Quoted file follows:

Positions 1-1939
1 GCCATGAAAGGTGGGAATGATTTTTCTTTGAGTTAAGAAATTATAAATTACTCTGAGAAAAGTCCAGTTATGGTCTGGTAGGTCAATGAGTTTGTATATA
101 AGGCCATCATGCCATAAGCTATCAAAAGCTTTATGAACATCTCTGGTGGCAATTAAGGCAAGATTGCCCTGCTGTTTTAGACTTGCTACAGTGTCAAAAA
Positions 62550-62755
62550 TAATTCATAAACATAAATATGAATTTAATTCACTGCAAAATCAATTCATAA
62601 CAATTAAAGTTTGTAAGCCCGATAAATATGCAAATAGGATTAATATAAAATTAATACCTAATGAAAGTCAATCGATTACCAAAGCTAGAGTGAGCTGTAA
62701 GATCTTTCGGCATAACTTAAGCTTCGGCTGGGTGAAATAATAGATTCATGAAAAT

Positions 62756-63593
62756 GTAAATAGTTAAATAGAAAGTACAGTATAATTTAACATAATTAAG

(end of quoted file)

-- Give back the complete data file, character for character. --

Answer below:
Positions 1-1939
1 GCCATGAAAGGTGGGAATGATTTTTCTTTGAGTTAAGAAATTATAAATTACTCTGAGAAAAGTCCAGTTATGGTCTGGTAGGTCAATGAGTTTGTATATA
101 AGGCCATCATGCCATAAGCTATCAAAAGCTTTATGAACATCTCTGGTGGCAATTAAGGCAAGATTGCCCTGCTGTTTTAGACTTGCTACAGTGTCAAAAA
Positions 62550-62755
62550 TAATTCATAAACATAAATATGAATTTAATTCACTGCAAAATCAATTCATAA
62601 CAATTAAAGTTTGTAAGCCCGATAAATATGCAAATAGGATTAATATAAAATTAATACCTAATGAAAGTCAATCGATTACCAAAGCTAGAGTGAGCTGTAA
62701 GATCTTTCGGCATAACTTAAGCTTCGGCTGGGTGAAATAATAGATTCATGAAAAT

Positions 62756-63593
62756 GTAAATAGTTAAATAGAAAGTACAGTATAATTTAACATAATTAAG